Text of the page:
PCOS Myths and Facts

 

Myth: All women with PCOS are overweight.

 

Fact: You can be 'lean' and have PCOS.

 

Studies show between 20–50% of women with PCOS are normal weight or thin, and the pathophysiology of the disorder in these women may differ from that in obese women.

 

It has been suggested that PCOS develops in nonobese women because of a hypothalamic-pituitary defect that results in increased release of LH, and that insulin plays no role in the disorder

 

Although research suggests lean women who have PCOS can also suffer from insulin resistance, elevated androgens findings demonstrate that women with PCOS who are normal weight or thin respond to a reduction in insulin release. This is consistent with the observation that although these women are not obese, they nonetheless tend to have an increased waist to hip ratio and are insulin resistant and hyperinsulinemic compared to their normal counterparts

 

Myth: Having PCOS means you cannot have a baby

 

Fact: You can still get pregnant if you have PCOS

 

How does PCOS effect fertility?

 

An issue with PCOS is a hormone imbalance. This, therefore effects the bodies ability to produce eggs and prepare the uterus for pregnancy. Three reasons why becoming pregnant may be more challenging for women with PCOS are:

  • Women with PCOS tend to have irregular periods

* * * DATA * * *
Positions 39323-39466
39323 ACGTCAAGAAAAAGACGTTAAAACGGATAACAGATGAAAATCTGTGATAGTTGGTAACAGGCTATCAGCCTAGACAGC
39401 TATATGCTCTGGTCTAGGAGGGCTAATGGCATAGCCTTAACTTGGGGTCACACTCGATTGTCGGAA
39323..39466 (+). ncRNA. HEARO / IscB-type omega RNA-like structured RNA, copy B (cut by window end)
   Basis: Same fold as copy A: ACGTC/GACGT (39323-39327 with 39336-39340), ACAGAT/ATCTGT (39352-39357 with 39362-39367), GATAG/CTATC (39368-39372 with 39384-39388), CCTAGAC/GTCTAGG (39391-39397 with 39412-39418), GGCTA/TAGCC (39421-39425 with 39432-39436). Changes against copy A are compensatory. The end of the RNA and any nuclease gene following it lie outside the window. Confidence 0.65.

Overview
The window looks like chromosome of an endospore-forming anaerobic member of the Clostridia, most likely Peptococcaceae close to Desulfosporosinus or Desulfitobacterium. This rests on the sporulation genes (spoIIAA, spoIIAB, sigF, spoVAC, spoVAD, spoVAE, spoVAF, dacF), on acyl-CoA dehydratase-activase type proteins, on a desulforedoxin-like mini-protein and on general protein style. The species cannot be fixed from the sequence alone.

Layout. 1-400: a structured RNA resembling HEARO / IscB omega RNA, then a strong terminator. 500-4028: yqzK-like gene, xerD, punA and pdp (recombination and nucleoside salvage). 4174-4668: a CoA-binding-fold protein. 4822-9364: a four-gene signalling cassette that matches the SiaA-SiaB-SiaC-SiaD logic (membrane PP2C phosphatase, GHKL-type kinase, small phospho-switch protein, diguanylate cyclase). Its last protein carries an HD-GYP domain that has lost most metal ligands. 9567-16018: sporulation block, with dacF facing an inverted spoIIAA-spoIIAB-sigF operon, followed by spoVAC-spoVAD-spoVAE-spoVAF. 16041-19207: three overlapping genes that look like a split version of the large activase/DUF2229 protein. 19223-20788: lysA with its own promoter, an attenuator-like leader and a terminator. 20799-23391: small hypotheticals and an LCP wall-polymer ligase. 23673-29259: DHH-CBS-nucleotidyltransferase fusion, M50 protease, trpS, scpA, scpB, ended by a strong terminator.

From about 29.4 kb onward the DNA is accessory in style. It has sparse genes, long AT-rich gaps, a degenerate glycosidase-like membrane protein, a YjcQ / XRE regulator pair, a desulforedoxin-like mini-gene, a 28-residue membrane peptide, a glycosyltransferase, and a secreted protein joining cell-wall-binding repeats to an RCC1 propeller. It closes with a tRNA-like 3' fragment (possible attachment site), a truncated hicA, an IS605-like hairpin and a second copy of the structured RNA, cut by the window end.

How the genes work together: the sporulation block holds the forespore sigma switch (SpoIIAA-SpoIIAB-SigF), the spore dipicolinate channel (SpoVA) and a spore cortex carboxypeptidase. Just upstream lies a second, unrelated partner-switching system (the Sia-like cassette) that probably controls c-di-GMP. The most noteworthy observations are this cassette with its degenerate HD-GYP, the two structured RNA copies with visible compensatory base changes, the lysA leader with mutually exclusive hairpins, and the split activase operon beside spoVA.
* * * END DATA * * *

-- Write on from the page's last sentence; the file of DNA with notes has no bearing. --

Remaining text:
• Women with PCOS often do not ovulate.
  • If and when an egg is released, the endometrium (lining of the uterus) may not be sufficiently prepared to sustain a pregnancy.
  • Women with PCOS often do not ovulate.

What can you do to improve fertility?

There are various medications that can help such as clomifene and metformin which encourage ovulation.

✅Maintain a healthy weight and stay physically active.

✅Reduce stress levels and create a balanced life

✅Ensure good diet and nutrition.

✅Balance can be restored with nutritional and herbal support.

✅Follow a low-glycemic load diet.

Seek advice from your doctor before you decide to change or include anything in your diet/lifestyle

 

Myth: All women with PCOS experience the same symptoms

 

Fact: Not all women with PCOS experience the same symptoms. Not all women have the same type of PCOS. In turn, treatment can also be different.

 

 

Myth: If I don't have cysts on my ovaries, I don't have PCOS.

 

Fact: Firstly, the 'cysts' are the follicles that contain the eggs.
And no just because you don't have 'cysts' on your ovaries doesn't mean you don't have PCOS.

Having an increased number of cysts/follicles on the ovaries is just one symptom of PCOS that women can have and may help with the diagnosis.

On average, an ovary should have 6 to 12 variously sized follicles. The polycystic ovary has—by definition—more than 12 small undeveloped follicles.

Why are the follicles small and undeveloped? Because ovulation did not happen that month. Sometimes ovulation doesn’t happen, and that’s why the ovaries of normal women are often polycystic.

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